Sort of Sorcery: A Brief Q&A with Jessica Moore

SUSAN GILLIS: The poem “In ten minutes, aside from what you write down on this paper, all your memories will be erased” emerges from a speculative proposition, assembling a wonderful (and achronological) catalogue of touchstones, playing with ideas of keeping and categorizing. I’m curious about how the poem works as assemblage. Does the act of remembering locate things in place and time for you, or does it dissolve those boundaries? 


JESSICA MOORE: I do feel a specificity of place and time with each memory evoked. But I love this question about dissolving boundaries. The question of porousness – and motherhood, art, love, self, integrity – is foremost in my mind since giving birth to my twins and thinking about what it means to be so open, as a mother, and about the dangers (physical and otherwise) that loom when there are no boundaries. In the poem, the act of remembering does the work of locating, of situating specifics, but the poem does the work of dissolving boundaries. The poem places all these touchstones achronologically, as you say, leaping around in time and space, from four years old to forty, from the desert to a far-off continent to the furnace in the basement of my childhood home. And the you in the poem is every you, dissolving boundaries between people. The poem brings all these entities and moments and people into one assemblage of brightest, strangest, most joyous points.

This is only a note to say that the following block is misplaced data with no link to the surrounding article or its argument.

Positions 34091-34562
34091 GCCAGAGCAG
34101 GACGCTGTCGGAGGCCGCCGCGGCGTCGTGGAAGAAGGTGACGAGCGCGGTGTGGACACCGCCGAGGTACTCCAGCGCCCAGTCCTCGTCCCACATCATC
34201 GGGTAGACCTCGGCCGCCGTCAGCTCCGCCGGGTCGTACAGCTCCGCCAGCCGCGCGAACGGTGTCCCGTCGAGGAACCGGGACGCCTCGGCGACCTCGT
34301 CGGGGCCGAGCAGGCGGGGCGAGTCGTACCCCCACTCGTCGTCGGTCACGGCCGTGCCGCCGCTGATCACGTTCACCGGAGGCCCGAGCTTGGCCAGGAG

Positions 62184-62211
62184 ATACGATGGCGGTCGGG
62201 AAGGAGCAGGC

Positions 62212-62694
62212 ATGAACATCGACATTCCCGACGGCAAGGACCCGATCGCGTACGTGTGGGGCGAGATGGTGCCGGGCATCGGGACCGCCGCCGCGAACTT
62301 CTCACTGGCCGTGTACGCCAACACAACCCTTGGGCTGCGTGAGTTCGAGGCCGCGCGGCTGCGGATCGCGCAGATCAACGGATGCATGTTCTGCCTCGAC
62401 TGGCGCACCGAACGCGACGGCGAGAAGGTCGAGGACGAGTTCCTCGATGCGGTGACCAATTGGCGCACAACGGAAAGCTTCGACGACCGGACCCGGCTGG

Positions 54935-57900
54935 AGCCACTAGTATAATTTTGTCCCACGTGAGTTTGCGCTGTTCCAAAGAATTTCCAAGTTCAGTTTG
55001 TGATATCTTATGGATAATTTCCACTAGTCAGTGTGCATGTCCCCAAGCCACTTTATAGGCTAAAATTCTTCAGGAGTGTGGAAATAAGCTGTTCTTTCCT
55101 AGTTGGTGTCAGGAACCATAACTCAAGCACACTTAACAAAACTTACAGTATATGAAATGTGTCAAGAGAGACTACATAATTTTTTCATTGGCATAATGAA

In terms of keeping and categorizing, what interested me was that by choosing to keep certain memories, I was also choosing which ones to leave behind. And it really did feel like a sort of sorcery: if I could keep this but not this other part (the whales, but not my mother’s remove, for example), I could smooth out some of the most ensnaring moments and keep the euphoric ones. Poem as edit to life. But at the same time, by including on the page the memories that are ‘left behind,’ the poem becomes the kind of container I aspire to be myself – spacious enough to hold it all.


Re-reading it, I can really feel my mind moving around, roving over memory like a riverbank, peering around at first, and then becoming more breathless. But even as the poem picks up speed I see my mind pausing in pleasure, sitting down for a moment with this one or that one.


Poem as spell, to cast off the power of what was banal or painful; poem as a reminder of the shockingly sweet and simple pleasures of life – not abstract “life” but this one, this life I’m living.